A new survey offers further evidence of the substantial impact, financial and otherwise, that caregiving can have on family members who look after a relative with Alzheimer’s disease.
The online survey — conducted by the senior-care firm Caring.com — found that caregivers were likely to spend more than $50,000 a year on expenses related to their duties.
The survey, which was released at Wednesday’s US Against Alzheimer’s/Women Against Alzheimer’s “Out of the Shadows” Summit, also found that people who were taking care of someone with Alzheimer’s or another form of dementia were more likely to feel a negative impact at work because of their dual roles.
The survey of 2,098 U.S. adults was conducted online from July 8 to Aug. 10, 2015 and sampled people who searched online for assistance in caring for older adults.
More than 60 percent of those who responded also reported that their relative had Alzheimer’s or another form of dementia.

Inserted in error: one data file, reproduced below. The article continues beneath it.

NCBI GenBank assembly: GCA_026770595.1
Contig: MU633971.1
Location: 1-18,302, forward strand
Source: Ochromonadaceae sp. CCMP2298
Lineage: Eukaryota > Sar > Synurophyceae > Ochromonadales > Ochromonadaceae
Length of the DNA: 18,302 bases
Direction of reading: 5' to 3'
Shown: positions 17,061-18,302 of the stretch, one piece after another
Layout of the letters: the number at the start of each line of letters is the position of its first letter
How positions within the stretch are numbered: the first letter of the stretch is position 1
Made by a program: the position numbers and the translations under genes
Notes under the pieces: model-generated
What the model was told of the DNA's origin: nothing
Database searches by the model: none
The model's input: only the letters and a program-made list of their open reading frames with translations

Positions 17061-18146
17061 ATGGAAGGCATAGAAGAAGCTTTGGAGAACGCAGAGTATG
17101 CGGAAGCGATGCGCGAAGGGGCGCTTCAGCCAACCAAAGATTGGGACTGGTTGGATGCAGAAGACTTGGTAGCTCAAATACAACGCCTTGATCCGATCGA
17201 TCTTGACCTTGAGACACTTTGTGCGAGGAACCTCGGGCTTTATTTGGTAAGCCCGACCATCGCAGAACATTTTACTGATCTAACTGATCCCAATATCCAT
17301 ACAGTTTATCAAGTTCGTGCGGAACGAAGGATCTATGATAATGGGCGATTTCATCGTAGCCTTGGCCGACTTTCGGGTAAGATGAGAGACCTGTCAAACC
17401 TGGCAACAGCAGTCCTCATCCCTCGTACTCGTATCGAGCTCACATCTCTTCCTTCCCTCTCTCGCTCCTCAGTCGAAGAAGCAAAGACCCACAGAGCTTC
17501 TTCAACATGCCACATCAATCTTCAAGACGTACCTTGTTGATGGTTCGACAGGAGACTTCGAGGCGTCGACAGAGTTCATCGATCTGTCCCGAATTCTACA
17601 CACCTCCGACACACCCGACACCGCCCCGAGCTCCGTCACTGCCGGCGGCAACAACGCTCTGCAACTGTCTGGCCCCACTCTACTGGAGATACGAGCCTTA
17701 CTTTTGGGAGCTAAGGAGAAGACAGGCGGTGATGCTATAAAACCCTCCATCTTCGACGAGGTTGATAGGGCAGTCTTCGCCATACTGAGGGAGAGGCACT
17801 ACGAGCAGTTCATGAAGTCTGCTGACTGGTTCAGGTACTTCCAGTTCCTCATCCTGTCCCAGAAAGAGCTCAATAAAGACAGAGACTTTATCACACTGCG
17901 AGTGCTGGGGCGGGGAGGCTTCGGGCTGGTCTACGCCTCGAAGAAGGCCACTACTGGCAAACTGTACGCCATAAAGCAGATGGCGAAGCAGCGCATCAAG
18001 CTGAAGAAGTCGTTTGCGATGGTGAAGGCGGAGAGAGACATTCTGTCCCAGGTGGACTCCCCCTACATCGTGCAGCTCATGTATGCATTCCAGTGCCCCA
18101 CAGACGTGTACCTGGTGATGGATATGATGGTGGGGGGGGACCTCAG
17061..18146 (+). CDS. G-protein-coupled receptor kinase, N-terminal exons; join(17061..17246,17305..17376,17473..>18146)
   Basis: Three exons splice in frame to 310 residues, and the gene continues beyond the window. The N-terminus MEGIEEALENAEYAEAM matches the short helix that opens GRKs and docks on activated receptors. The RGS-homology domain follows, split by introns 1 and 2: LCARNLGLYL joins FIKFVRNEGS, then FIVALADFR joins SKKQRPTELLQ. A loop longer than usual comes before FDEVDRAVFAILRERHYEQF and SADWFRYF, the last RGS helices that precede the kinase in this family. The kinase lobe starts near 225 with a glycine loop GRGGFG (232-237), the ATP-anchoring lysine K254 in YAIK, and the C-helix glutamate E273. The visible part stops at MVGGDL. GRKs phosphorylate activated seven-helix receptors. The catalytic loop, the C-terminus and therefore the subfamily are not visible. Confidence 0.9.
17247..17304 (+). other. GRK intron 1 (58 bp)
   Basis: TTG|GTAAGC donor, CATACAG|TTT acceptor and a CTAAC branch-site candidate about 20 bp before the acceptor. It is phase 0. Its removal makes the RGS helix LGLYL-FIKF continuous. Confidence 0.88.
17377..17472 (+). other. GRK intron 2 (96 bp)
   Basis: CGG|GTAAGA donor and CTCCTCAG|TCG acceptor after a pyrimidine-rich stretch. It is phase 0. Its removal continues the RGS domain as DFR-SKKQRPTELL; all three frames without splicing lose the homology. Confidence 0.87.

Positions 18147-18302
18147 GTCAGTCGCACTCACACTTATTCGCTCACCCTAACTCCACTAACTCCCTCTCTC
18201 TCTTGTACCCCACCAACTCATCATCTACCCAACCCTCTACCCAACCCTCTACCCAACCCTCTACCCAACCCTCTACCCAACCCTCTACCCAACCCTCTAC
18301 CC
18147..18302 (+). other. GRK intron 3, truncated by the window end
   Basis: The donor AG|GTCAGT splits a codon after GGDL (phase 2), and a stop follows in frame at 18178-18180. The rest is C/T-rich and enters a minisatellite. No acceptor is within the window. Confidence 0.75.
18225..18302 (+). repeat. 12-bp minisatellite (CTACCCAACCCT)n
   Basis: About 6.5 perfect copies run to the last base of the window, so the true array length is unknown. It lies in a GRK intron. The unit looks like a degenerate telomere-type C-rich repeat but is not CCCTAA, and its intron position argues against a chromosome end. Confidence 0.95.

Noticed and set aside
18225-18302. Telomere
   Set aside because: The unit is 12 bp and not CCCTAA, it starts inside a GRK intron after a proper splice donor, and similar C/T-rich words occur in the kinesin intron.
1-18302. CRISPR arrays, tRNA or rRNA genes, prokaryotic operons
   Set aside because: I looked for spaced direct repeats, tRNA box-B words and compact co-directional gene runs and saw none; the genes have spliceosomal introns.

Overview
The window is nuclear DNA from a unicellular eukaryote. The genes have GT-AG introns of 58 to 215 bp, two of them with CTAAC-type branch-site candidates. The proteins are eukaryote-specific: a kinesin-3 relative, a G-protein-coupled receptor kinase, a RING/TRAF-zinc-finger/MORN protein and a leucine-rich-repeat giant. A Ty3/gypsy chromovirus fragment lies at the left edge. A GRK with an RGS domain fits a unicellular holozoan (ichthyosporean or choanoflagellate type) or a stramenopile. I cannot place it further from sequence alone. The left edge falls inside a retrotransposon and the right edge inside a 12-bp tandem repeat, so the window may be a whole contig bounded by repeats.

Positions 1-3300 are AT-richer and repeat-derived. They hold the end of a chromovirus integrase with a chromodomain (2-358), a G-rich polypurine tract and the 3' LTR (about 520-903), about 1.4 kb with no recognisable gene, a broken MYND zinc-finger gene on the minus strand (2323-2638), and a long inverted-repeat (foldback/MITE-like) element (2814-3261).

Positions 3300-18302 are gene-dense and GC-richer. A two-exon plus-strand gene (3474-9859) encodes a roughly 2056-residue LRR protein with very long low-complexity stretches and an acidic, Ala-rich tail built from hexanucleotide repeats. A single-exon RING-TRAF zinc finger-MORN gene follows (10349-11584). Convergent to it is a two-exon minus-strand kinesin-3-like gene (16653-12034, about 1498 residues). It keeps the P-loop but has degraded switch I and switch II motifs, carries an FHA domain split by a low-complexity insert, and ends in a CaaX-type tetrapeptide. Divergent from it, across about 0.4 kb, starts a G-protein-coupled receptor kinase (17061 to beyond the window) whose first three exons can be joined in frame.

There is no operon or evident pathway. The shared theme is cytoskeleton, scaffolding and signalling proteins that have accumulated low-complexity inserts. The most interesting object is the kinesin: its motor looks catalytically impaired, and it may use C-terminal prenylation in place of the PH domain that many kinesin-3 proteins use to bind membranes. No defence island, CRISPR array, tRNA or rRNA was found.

The survey found that people taking care of a relative with Alzheimer’s or another form of dementia were 20 percent more likely to say their duties conflicted with work (75 percent compared with 63 percent for other caregivers). They were also more likely to assist with paying bills, managing medications, providing daily care, such as dressing or feeding their loved ones. The survey also found that 42 percent of Alzheimer’s caregivers said they spent more than 30 hours a week on these tasks, compared with 30 percent of general caregivers who reported devoting the same amount of time to such duties.
The full results can be found here.